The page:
ANS is committed to advancing, fostering, and promoting the development and application of nuclear sciences and technologies to benefit society.
Explore the many uses for nuclear science and its impact on energy, the environment, healthcare, food, and more.
Aerospace Nuclear Science & Technology
Organized to promote the advancement of knowledge in the use of nuclear science and technologies in the aerospace application. Specialized nuclear-based technologies and applications are needed to advance the state-of-the-art in aerospace design, engineering and operations to explore planetary bodies in our solar system and beyond, plus enhance the safety of air travel, especially high speed air travel. Areas of interest will include but are not limited to the creation of nuclear-based power and propulsion systems, multifunctional materials to protect humans and electronic components from atmospheric, space, and nuclear power system radiation, human factor strategies for the safety and reliable operation of nuclear power and propulsion plants by non-specialized personnel and more.
2020 ANS Virtual Winter Meeting
November 16–19, 2020
The Standards Committee is responsible for the development and maintenance of voluntary consensus standards that address the design, analysis, and operation of components, systems, and facilities related to the application of nuclear science and technology. Find out What’s New, check out the Standards Store, or Get Involved today!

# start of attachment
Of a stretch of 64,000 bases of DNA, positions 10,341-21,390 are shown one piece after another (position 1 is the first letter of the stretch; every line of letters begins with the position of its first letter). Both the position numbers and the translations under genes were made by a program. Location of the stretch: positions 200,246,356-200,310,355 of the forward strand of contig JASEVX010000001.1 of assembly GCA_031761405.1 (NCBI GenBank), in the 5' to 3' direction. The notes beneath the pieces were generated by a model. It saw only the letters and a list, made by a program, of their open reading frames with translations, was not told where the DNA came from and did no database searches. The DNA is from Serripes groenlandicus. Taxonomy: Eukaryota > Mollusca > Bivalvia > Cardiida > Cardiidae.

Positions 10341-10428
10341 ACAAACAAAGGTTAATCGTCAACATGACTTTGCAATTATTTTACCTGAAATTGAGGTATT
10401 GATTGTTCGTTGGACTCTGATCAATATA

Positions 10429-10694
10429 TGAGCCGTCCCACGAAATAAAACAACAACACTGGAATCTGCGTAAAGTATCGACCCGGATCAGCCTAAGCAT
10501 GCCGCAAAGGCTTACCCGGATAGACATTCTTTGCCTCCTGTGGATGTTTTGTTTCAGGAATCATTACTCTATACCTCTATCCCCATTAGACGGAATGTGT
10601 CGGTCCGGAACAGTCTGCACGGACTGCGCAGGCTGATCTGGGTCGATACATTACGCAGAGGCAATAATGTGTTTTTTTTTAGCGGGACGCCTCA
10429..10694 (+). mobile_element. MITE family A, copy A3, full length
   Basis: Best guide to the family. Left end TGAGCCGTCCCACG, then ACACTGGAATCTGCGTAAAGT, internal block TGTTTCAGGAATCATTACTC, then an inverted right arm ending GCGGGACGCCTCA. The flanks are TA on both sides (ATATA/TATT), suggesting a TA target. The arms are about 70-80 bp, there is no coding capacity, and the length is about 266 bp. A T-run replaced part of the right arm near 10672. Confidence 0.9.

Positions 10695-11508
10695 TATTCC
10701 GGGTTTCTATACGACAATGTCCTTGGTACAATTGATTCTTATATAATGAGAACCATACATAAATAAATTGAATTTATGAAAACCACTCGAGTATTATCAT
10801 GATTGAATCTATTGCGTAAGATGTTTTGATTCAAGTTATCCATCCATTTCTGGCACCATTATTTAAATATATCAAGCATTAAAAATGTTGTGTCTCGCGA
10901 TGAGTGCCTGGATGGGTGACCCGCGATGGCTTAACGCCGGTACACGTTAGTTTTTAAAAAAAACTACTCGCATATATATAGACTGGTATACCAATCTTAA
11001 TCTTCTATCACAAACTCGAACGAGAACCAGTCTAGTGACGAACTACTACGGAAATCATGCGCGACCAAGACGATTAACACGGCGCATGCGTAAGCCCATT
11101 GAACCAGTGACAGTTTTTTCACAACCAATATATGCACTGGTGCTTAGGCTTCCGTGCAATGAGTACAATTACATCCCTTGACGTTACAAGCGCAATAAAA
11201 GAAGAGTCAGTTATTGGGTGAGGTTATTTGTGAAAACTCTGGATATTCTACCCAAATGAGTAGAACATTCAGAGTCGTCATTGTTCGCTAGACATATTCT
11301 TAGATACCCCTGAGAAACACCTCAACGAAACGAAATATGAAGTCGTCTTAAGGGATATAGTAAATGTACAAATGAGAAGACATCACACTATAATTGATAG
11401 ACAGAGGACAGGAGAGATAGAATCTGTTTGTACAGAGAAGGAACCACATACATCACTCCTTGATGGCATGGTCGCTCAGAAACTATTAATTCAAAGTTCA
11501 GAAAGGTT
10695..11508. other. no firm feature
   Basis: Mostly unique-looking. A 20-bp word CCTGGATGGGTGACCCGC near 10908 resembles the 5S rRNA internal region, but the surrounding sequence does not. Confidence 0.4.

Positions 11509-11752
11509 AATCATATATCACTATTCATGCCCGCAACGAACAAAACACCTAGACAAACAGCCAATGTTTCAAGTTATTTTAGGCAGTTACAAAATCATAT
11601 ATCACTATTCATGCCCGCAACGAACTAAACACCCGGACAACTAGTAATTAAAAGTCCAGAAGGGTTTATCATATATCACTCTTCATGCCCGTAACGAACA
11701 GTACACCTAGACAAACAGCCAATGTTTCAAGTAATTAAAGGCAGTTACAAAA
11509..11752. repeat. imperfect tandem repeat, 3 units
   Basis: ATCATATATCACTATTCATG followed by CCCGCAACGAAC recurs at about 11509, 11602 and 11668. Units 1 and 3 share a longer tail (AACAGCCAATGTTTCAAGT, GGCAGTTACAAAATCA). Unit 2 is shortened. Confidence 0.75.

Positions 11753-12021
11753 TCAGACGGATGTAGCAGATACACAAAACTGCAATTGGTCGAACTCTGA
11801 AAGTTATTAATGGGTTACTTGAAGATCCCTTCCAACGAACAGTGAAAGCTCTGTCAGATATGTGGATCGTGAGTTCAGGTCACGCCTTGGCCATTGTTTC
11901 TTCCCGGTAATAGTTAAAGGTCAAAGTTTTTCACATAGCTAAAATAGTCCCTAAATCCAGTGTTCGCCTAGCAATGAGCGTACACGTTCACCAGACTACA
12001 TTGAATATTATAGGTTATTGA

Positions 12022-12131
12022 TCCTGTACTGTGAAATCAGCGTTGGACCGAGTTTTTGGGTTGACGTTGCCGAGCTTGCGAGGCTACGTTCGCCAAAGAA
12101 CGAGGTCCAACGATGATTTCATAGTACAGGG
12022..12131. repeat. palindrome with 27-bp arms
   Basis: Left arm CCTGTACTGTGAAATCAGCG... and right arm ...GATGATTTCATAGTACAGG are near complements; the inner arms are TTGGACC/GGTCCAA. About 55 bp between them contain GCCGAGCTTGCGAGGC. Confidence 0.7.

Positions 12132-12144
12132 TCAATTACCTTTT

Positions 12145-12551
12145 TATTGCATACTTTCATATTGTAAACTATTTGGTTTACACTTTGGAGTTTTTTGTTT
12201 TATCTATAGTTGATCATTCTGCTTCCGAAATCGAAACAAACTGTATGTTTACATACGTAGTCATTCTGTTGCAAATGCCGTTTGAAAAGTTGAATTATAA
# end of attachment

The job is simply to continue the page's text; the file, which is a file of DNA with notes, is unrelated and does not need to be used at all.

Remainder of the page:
Latest Magazine Issues
Latest Journal Issues
Nuclear Science and Engineering
Fusion Science and Technology
U.S. reactor technologies to be featured at IAEA conference
A virtual side event at the 64th General Conference of the International Atomic Energy Agency will spotlight U.S. reactor technologies. The free event, US Reactor Technologies: Flexible Energy Security for Real-World Challenges, will be held this Thursday, September 24, from 9:00 a.m. to 10:30 a.m. (EDT).
The event will highlight the capabilities of small modular reactors and other innovative reactors for addressing countries’ current needs. It will also examine anticipated challenges in the future, as well as underscore the need to act now.
The event is sponsored by the U.S. Department of Energy’s Office of Nuclear Energy. Advanced registration is required.
Christopher Wallace, Curtis McEwan, Graeme West, William Aylward, Stephen McArthur
Nuclear Technology | Volume 206 | Number 5 | May 2020 | Pages 697-705
Technical Paper | dx.doi.org/10.1080/00295450.2019.1697174
Articles are hosted by Taylor and Francis Online.
This paper summarizes a novel approach to improved localization of fuel defects by fusing existing data sources and methods within a neural network model to make accurate and quantifiable identification earlier than existing processes. The approach is demonstrated through application to a CANDU reactor and utilizes a small, manually labeled set of delayed neutron data augmented with neutronic power data to train a neural network to estimate the probability of a fuel channel containing a defect. Results demonstrate that the model is often capable of identifying likely defects earlier than existing methods and could support earlier decision making to enable a reduction in cost and time required to localize defects. The approach described has broader application to other reactor types given the general difficulty of detecting fuel defects via fission product measurement and the large quantities of ancillary parameters normally already recorded that can be leveraged using machine learning techniques.